Afterwards, friend of the pod Jamil Smith (@JamilSmith) joined Ana to answer a listener question from Alex, a Spanish teacher at a conservative, largely homogenous school who wants to reach her students and help them learn that discrimination isn’t ok.

"A Country Built On a Hate Crime w/ Arjun Sethi"


Arjun Singh Sethi (@arjunsethi81), author of American Hate: Survivors Speak Out, joined Ana (@anamariecox) on this week’s pod. Over the course of their conversation, Arjun explained why he wrote the book: to center the perspectives of hate survivors, who live with the everyday hate not just of Trump’s America, but that -- shocker -- has always been present in American life. He and Ana talked about the general erasure of hate survivors in no less a setting that prosecution of hate crimes, and why hate crime legislation, restorative justice, and listening to survivors is so important in the first place. Their conversation also touched on the role social media does, and should, play in tackling hate. Lastly, they talked about how Arjun’s two German Shepherds help him continue to do this work, and the most important thing he learned through this project.

"Evangelism's God Complex w/ Sarah Jones"


This week, Ana (@anamariecox) talked with Sarah Jones (@onesarahjones), a staff writer for The New Republic who covers social inequality and religion. Their conversation began with Sarah’s religious upbringing, and her journey from Christian fundamentalist to secular activist. Ana asked about what influence -- if any -- her parents’ teaching still has on her, as well as what the dearth of religious news outlets means for coverage of religion moving forward. Finally, at the end of the show, Sarah explained what she wishes people understood about white evangelicals.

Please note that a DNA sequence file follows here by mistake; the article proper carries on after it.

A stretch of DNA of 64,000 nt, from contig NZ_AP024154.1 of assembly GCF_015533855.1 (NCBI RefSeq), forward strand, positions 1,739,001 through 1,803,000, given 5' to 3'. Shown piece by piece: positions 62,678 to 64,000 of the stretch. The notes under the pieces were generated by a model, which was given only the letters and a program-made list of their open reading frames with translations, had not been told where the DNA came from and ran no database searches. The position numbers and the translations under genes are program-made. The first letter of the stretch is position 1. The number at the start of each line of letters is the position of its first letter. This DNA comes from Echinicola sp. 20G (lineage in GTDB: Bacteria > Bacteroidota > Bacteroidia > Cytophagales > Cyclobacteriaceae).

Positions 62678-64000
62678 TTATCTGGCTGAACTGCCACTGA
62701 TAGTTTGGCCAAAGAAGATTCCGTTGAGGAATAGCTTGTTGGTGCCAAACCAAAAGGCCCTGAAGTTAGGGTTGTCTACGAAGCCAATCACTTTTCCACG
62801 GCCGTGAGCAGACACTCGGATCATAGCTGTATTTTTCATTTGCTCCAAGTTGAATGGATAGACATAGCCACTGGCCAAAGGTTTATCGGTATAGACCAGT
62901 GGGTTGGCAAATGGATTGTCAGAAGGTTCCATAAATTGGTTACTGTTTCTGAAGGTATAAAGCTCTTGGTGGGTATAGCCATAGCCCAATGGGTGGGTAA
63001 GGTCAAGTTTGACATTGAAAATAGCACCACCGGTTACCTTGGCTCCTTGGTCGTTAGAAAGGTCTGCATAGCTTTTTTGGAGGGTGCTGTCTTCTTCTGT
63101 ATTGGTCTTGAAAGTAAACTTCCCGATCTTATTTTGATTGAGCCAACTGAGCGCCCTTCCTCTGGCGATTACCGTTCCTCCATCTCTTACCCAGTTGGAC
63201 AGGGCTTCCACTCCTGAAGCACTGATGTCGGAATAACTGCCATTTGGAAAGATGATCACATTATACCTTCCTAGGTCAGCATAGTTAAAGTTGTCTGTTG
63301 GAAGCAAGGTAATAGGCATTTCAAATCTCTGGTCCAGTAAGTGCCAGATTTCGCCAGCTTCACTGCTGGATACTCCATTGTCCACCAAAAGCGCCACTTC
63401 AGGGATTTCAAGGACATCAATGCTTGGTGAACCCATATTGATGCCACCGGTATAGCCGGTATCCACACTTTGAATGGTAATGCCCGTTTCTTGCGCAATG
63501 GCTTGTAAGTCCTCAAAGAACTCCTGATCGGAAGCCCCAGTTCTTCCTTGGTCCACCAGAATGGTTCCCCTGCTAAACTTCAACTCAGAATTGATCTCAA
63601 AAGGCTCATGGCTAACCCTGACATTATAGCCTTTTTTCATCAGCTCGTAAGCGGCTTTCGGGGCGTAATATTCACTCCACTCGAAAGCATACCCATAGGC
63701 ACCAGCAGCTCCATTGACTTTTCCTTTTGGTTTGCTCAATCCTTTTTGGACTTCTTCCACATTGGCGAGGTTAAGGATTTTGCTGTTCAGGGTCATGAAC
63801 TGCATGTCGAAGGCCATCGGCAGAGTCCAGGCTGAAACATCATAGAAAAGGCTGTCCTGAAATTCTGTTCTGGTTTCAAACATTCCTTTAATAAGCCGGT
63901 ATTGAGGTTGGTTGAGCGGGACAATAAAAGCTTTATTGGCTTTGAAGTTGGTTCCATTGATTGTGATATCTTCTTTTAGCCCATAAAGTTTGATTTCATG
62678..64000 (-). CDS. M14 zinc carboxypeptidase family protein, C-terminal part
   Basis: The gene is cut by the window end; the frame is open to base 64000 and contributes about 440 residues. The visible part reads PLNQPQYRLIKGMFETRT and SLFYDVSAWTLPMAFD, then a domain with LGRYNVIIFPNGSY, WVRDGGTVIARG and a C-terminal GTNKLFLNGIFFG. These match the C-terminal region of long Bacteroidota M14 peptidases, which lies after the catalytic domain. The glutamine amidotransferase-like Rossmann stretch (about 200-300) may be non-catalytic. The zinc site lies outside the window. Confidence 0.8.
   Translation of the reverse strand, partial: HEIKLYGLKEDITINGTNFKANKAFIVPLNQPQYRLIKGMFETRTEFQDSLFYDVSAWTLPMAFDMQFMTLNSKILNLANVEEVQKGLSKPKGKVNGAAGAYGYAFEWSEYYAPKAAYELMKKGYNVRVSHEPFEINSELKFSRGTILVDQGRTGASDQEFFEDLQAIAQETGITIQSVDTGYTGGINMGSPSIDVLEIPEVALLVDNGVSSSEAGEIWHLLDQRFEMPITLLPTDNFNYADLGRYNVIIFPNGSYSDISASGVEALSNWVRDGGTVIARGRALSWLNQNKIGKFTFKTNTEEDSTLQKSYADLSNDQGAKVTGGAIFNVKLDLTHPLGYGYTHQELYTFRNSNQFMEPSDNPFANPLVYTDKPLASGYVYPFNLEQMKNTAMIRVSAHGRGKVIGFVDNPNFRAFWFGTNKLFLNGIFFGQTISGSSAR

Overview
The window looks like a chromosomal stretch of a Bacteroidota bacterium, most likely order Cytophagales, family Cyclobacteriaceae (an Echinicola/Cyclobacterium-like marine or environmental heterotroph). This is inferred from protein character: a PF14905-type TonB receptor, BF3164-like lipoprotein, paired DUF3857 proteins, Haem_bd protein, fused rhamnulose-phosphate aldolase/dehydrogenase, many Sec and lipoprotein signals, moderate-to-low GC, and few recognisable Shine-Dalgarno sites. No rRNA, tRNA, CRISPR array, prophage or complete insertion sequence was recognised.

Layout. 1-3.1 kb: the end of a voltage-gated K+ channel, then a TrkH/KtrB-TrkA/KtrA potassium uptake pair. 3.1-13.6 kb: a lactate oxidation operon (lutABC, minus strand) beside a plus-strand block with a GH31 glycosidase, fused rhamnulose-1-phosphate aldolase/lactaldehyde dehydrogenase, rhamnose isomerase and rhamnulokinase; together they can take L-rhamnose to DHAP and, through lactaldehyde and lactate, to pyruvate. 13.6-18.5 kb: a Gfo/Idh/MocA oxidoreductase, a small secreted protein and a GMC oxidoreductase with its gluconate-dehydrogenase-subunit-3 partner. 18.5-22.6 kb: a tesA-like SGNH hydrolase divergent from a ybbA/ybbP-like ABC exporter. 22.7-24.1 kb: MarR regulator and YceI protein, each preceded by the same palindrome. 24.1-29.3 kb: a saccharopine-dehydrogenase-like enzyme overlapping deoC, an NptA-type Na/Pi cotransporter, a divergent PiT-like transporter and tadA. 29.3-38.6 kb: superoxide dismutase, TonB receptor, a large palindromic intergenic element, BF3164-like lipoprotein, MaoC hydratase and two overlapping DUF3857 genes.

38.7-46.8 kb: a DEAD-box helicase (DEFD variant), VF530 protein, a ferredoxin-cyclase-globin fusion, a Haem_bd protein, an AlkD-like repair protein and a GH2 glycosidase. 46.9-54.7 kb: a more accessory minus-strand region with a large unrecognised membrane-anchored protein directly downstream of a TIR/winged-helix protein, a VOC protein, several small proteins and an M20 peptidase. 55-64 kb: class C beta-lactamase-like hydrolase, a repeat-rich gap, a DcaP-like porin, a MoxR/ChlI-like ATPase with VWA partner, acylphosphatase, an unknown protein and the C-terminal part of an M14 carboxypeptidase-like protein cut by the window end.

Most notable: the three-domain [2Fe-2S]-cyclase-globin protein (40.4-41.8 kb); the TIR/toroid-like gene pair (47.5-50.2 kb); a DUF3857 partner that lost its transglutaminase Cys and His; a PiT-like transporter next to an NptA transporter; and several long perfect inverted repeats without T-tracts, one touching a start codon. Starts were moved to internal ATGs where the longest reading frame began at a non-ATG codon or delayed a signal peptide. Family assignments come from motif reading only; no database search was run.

At the end of the show, Ana answered a listener question about reckoning with depression as a person of privilege.

"Contemplative Activism with Teresa P. Mateus"


This week, Ana (@anamariecox) talked with Teresa P Mateus (@teresapmateus), trauma specialist, professor, and founder of The Mystic Soul Project. They began their conversation talking about Teresa’s journey to become a trauma specialist, and explored what her work looks like in practice. Ana also asked her to explain how well meaning white people can fit into the people of color centered approach Teresa espoused. They then closed out the show talking about how this moment is similar and different to what came before, and why we can be hopeful things will get better.


"Spiteful and Shortsighted with Rick Wilson"


This week, Ana (@anamariecox) sat down for her regular check in with WFLT’s favorite Never Trumper Rick Wilson (@TheRickWilson). They talked about what Rick expects from President Trump’s upcoming summit with Vladimir Putin, and why the international order upheld by NATO is so important. Rick then offered his verdict on Brett Kavanaugh, Trump’s Supreme Court nominee, and what could push him to work for a Democratic Presidential candidate in 2020.

"Amy Chozick on Hillary and Humility"


This week, Ana (@anamariecox) sat down with Amy Chozick (@amychozick), New York Times writer at large and the author of the new book Chasing Hillary. Over the course of a wide-ranging conversation, they dove into some of the threads within Amy’s book that the national political press has overlooked. In addition to examining the Hillary that Amy felt voters often didn’t see, they discussed the lessons learned by Amy and the press corps writ large from the 2016 election, and how that press corps can win people’s trust back.